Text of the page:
Wednesday, October 12, 2011

Part-time mama

When I went back to work after having my second child, a friend of mine asked me a painful question: How did I like being a part-time mama? I felt knives through the heart every time I rolled the new title around in my head. I was working. I was leaving my kids, part-time with a daycare. She was right...I was a part-time mama.

I kept this title for myself for quite some time...until I realized it was bogus (I know I am showing my age with this term). But it was. In fact, I was not a part-time mama at all. I worked part-time and my kids went to daycare for 3 days a week, but I still worried, thought, worried, cried, arranged things and worried ALL of the time.

Matter of fact, because I work part-time I have to do double the housework because the Baby Daddy thinks since I work part-time I should do even more since he works full-time. Plus, I have more time for doctor appointments, shopping and any other things in between. So it didn't take me long to see that I would be better off working full-time.

And at work I am beginning to notice I tend to over compensate for just being there half of the week. I often stay later and push myself to do more and more because I feel guilty for being there only part-time. And in between poopie diapers and snotty noses, I worry, think and worry and worry about work. I know neurotic and probably doesn't make sense, but once again it's a mother's guilt. Work used to be my only child.

Most importantly, I realize no matter how far away I am from the rug rats, they are in my heart full-time. The good. The bad. And the poopie. There is no such thing as a part-time mama. Just like I learned there is no such thing as a part-time job. After becoming a mother, it's all or nothing, in everything a mother does!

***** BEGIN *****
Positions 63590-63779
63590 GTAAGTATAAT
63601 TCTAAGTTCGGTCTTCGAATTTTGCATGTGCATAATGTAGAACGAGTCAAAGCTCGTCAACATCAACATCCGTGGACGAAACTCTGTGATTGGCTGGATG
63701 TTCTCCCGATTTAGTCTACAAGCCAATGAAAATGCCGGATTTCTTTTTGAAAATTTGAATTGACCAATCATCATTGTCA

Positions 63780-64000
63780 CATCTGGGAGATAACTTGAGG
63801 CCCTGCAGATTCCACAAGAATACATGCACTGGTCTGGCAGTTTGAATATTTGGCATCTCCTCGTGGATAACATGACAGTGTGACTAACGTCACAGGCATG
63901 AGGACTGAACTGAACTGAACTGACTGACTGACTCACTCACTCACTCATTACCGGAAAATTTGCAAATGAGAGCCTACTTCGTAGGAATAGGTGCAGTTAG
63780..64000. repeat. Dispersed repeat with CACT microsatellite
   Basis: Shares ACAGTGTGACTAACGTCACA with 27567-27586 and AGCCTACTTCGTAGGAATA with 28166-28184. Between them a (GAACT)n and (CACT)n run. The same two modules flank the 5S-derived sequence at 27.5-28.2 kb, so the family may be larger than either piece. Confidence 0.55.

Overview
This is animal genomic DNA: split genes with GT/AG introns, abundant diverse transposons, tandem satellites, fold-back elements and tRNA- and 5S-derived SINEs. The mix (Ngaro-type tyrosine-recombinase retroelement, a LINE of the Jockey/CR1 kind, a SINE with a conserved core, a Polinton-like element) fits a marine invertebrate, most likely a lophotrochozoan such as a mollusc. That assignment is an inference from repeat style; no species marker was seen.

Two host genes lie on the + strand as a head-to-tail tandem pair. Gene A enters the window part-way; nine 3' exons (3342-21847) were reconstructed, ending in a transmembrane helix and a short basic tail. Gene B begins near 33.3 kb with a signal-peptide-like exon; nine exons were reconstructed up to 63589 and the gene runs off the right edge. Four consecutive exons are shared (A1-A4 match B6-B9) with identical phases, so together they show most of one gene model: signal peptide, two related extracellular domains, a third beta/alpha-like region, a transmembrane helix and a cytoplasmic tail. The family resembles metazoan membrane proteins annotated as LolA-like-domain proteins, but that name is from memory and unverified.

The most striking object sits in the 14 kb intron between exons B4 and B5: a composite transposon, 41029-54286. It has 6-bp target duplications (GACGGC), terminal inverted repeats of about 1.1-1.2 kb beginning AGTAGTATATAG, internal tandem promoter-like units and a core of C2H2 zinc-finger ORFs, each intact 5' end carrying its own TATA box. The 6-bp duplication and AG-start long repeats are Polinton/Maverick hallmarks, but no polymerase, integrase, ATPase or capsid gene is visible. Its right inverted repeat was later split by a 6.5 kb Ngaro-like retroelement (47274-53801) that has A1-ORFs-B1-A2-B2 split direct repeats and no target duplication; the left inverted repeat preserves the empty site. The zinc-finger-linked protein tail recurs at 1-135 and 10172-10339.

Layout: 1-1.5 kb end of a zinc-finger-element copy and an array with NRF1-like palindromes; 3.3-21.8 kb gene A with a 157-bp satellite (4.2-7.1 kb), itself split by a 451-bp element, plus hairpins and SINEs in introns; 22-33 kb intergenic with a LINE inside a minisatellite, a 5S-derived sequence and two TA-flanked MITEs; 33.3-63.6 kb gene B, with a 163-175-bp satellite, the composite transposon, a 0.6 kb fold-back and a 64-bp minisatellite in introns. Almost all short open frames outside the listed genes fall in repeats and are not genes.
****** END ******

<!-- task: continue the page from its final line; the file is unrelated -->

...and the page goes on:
Wednesday, October 5, 2011

Mama will protect you...from the Muppet

I just read the most disturbing thing, Sesame Street is going to introduce a hungry Muppet. A muppet whose family has food challenges. Food challenges...on Sesame Street. When I was a kid I loved watching the show because it was so far away from reality with its furry creatures and funny screwball ways to learn my ABC's. I loved the innocence and maybe I am a bit naive, but I want the same for my kids.

I agree with the concept and fully support the idea that kids should be made aware of these things, but is Sesame Street really the place. Sesame Street creates a safe warm and fuzzy place for kids and introducing this topic to a 3 year old will cause the warm fuzzies to maybe become anxiety. Why can't we just let kids be kids and not put so much pressure on them to be good citizens and the perfect human being.

 Why cant they just learn to count how many cookies Cookie Monster eats and that the letter P is for Potato and not poverty?